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jehanne_hansen

Do you have a Singer 401?

claudia valentine
4 months ago

Who among us here has a Singer 401?

I have my moms and it is the very one that I learned on.

What a grand old machine it is! At the time that it was sold, it was pretty much the machine that was marketed to the average sewer. That was from a time when there were not so much these tiers, or levels of machines at different price points.

Back then, most machines were still being built as pretty solid machines which is what the consumer expected.

The 401 did present with some features and stitch patterns and the slant needle that was supposed to be a game changer, but wasnt really. I think I read somewhere recently that it sold for somewhere around maybe two hundred dollars, which, of course was not cheap for the mid century.


This was before you could buy an inexpensive machine from the variety store/Walmart. Back then it was all purchased from dealers and there were not the different levels of marketing as we see today.


Today you can buy an inexpensive one that is probably going to cost more to service than to replace, or you can buy one that has more than anyone could ever want or need and at a price that is likely far beyound any real useful value and is, largely, mostly marketing hype. What is harder to find nowadays is the one in the middle that offers some real qualtiy in the machine without all the marketing hype of computers and a range of features of questionable value.

But back then, the field was more narrow and it was expected that the machine would be affordable to the average family and the average consumer expected none other than something built to last.


I read that back a little futher in the century that Singer offered a buy back or trade in with your old Singer and they actually destroyed the old machine. The idea was to keep women from passing down thier machines when they bought a new one. If a product has that kind of realiable endurance, they dont need to be replaced. Well built durable goods are not what drives the economy. They have to keep us coming back to constantly replace.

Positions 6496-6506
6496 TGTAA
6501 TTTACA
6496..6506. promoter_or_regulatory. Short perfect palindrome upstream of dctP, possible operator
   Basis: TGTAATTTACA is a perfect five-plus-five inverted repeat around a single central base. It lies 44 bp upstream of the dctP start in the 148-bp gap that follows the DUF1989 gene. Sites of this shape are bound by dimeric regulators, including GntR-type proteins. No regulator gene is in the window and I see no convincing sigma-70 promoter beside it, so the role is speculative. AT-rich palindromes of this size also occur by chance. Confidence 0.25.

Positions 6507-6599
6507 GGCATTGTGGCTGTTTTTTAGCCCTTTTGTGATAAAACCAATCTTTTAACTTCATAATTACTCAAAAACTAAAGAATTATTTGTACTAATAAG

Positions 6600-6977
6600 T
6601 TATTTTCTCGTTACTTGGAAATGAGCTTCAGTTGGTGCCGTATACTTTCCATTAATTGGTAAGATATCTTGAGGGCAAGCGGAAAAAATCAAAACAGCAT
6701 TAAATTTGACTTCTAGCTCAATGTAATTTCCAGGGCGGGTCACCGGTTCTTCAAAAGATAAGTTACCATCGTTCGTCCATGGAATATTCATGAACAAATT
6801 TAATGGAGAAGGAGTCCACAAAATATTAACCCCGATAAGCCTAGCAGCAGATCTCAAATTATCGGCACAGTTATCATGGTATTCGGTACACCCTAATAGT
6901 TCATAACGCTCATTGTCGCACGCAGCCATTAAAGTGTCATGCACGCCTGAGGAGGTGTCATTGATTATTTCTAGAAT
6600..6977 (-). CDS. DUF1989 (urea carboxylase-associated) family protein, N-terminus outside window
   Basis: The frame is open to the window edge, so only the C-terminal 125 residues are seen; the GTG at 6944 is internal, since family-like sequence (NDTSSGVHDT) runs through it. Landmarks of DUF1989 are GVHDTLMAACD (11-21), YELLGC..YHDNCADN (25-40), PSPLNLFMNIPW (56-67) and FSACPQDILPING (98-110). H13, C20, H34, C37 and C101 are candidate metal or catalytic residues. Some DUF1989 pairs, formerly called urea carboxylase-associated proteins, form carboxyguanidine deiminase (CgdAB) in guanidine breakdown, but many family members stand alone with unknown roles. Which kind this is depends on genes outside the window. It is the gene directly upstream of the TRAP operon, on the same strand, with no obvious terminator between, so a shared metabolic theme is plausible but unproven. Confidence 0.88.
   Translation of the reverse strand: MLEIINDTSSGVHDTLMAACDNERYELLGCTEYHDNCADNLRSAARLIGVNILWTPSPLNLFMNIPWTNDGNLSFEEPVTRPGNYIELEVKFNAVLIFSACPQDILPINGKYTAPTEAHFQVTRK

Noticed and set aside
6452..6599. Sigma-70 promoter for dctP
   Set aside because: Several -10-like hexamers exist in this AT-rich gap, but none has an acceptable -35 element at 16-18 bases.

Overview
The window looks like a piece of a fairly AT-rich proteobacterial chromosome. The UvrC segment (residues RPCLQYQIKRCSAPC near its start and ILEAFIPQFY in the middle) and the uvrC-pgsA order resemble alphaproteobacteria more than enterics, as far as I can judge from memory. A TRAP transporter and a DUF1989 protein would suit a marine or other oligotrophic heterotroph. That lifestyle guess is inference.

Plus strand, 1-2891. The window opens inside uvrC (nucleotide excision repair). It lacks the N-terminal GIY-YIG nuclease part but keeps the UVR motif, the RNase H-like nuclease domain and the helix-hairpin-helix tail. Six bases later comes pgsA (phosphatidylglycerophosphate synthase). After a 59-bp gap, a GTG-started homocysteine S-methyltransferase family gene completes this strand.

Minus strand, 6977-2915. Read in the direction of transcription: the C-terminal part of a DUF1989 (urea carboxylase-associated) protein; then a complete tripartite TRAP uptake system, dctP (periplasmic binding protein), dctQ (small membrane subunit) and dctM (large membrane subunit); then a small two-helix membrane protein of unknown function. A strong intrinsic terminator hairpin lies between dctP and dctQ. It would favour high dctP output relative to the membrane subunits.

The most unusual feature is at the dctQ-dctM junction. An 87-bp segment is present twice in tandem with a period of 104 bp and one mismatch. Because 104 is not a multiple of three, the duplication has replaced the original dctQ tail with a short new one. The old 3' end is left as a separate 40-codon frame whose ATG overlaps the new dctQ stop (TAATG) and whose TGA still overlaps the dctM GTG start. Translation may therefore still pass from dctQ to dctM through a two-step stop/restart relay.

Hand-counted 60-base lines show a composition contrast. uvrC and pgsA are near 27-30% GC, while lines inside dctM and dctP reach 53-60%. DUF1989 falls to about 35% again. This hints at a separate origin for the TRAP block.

Many a Walmart purchased Brother has bit the dust, but the old 401 is still sewing strong 70 years after! That is a marketing infrastructure and sure it must be lucrative for them.


I like to watch people clean, restore and service these old machines. It is not entirely true that the 401 is all metal. There is one part in there that is made of nylon, I think, but is still a very solid piece. These old machines have what I think is called a worm gear instead of a belt drive. And the motors are servicable!

I did use the 401 as my main squeeze for some time, but my main machine is a Bernina, a mechanical model from the 70s that I bought new at the time. I dont care for the computer ones and have no desire to have one.

I also dont find any thrill in the embroidery machines. I,personally, would tire of that novelty pretty quickly. I cant see any real value to doing that . How many personalized baby blankets can anyone want? I would prefer a couple of old fashioned lazy daisy stitches and some french knots on a little girls dress.

So, who has a 401 and has great respect for it? If you do have one, head over to AndyTube on YOuTube and watch him restore and spiff up these old machines. I have seen him demonstrate putting the machines in the shower and completely washing them after having pretreated them with what he uses. I watched him do a machine wiht the motor still in it the other day, and after he dried it and greased and oiled up the gears, it ran beautifully! I dont think that one was a 401. He is a fount of knowledge about all makes of machines. I love to watch him.

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